The EPO's research has been used to improve election processes and enhance the electoral experience for citizens, notably disabled and first-time voters. This is the result of the EPO's sustained engagement with numerous electoral stakeholders, including electoral commissions, governments, polling agencies, and electoral observers around the world.
In May 2015, Bruter and Harrison led a two-day training session for senior staff of the Central Electoral Commission (CEC) of the Palestinian Territories. This addressed a variety of electoral psychology issues important to the Palestinian context – including social divisions, gender inequalities, and civic education. Subsequently, electoral reforms enacted in 2016 introduced new laws on candidate eligibility, allowing greater equality in gender representation and lowering the minimum age requirement. Technical changes have led to the redesign of ballot papers and polling stations to better accommodate the needs of disabled voters.
Bruter and Harrison have also provided expert (confidential) advice to a democratic government as it proposed a set of reforms to the country’s electoral systems. Their analysis of electoral psychology data showed that the proposed reforms could increase unfairness, negatively affect the representation of some of the country’s minorities, entrench gender inequality, and be viewed negatively by – and lack the acceptance of – the public. Their report convinced the government to limit its planned reforms, resulting in compromise changes.
EPO research has been used in initiatives intended to give first-time voters and those with learning and cognitive disabilities a greater voice in electoral processes. Since 2019, Bruter and Harrison have worked with the UK’s All-Party Parliamentary Group on Votes at 16 to help it build a case for the extension of the voting franchise to 16- and 17-year-olds. They have engaged in similar work in South Africa, with pilot schemes on engaging first-time voters, and in Australia, where their work focused on the experience of disabled voters.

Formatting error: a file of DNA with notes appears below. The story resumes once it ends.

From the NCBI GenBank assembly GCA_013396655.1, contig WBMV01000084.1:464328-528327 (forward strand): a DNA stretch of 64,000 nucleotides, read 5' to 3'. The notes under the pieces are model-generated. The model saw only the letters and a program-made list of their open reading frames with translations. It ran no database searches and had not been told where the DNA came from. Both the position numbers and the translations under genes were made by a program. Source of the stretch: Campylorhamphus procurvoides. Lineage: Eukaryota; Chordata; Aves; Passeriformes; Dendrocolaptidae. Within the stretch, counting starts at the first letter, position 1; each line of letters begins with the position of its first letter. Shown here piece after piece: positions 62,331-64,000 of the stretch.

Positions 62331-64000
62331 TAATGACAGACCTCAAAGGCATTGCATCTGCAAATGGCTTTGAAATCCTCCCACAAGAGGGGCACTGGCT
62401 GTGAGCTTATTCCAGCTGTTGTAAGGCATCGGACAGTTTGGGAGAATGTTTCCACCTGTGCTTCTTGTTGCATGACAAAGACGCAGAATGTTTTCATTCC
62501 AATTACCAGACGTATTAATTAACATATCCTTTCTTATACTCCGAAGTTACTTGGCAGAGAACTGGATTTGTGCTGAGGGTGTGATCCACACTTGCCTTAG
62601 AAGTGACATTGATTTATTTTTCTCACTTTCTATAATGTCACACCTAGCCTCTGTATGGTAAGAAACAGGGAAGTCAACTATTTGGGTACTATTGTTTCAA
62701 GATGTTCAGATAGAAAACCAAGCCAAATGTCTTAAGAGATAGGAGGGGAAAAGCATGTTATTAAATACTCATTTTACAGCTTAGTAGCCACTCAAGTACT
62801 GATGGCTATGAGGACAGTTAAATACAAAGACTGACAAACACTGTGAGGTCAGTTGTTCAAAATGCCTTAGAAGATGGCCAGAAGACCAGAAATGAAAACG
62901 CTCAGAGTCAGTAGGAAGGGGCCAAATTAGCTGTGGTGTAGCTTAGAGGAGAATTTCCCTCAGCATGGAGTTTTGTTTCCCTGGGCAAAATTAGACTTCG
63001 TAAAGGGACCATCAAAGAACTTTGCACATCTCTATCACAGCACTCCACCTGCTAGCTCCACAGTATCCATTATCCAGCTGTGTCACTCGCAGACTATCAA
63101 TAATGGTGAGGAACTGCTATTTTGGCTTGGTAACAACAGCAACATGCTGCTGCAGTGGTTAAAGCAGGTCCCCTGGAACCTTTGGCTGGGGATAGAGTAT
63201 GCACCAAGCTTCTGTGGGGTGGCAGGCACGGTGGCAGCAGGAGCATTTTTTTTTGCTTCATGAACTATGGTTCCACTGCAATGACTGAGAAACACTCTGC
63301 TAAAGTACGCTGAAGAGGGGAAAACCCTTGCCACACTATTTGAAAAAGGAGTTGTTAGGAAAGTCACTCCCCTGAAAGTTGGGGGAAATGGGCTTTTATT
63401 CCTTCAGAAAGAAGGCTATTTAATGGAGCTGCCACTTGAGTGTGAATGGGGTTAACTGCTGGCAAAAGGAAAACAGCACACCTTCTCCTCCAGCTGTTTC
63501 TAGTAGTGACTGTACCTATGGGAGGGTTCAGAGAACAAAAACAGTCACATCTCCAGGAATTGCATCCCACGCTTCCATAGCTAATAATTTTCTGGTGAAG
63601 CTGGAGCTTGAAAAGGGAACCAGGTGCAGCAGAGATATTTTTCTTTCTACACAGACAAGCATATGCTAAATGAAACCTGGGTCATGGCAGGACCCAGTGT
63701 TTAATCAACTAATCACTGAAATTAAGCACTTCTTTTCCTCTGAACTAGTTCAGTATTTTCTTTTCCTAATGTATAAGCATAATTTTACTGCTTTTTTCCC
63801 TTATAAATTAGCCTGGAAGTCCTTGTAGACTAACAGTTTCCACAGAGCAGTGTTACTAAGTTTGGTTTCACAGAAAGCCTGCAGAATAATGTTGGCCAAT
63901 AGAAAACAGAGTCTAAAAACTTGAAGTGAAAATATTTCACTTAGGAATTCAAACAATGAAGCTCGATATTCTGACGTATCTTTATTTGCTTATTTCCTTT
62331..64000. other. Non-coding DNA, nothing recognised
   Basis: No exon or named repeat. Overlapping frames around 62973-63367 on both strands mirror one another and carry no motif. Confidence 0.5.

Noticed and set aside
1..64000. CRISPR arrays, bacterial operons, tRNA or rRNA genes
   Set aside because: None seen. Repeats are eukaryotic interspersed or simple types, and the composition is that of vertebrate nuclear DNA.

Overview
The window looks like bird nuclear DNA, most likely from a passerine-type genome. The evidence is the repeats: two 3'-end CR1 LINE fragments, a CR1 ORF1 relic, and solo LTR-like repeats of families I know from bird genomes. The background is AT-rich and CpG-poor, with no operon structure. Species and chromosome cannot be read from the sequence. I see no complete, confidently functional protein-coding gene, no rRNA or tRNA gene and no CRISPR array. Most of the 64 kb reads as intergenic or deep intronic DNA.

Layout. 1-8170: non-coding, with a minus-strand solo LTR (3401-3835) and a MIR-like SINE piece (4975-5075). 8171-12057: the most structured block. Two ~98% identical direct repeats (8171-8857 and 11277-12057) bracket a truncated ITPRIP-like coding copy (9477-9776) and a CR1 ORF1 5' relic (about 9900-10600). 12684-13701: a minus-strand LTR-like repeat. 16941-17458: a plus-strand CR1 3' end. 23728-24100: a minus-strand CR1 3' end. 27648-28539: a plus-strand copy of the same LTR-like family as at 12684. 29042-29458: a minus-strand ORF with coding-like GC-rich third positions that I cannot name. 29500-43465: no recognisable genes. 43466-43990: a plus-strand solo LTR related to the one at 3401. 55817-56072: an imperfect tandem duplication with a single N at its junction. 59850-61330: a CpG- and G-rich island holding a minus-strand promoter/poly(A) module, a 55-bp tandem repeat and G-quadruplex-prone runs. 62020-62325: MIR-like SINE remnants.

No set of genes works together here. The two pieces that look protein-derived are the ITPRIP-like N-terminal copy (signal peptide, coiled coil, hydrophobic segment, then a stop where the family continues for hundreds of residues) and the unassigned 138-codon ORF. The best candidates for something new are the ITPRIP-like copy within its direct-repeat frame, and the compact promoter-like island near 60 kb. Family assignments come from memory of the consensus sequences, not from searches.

The EPO team has also worked regularly with opinion polling agency Opinium on international electoral survey studies, providing research input on the scripts for questionnaires, and on the deployment of surveys at various points in the election cycle. EPO findings on electoral psychology helped Opinium to develop new measures for identifying which voters are most likely to change their minds in the run-up to an election, and to account for the effect of voter registration before applying weightings to avoid overestimating youth abstention. Opinium’s Chief Executive considers this collaboration to have been key to them understanding the voting psychology of British voters and being the most accurate research agency at the 2019 UK general election as well as one of just two agencies to have accurately called the outcome of the EU membership referendum in 2016.
Across these projects and others, the research has been used to make concrete changes to the running of elections, such as to polling station organisation and ballot paper design, developed the skills and capacities of those working on elections, and shaped and encouraged the recognition of best practice among electoral practitioners. These changes have contributed to an improved experience of elections, notably among disabled, first-time, and minority voters, and to greater accuracy in election polling.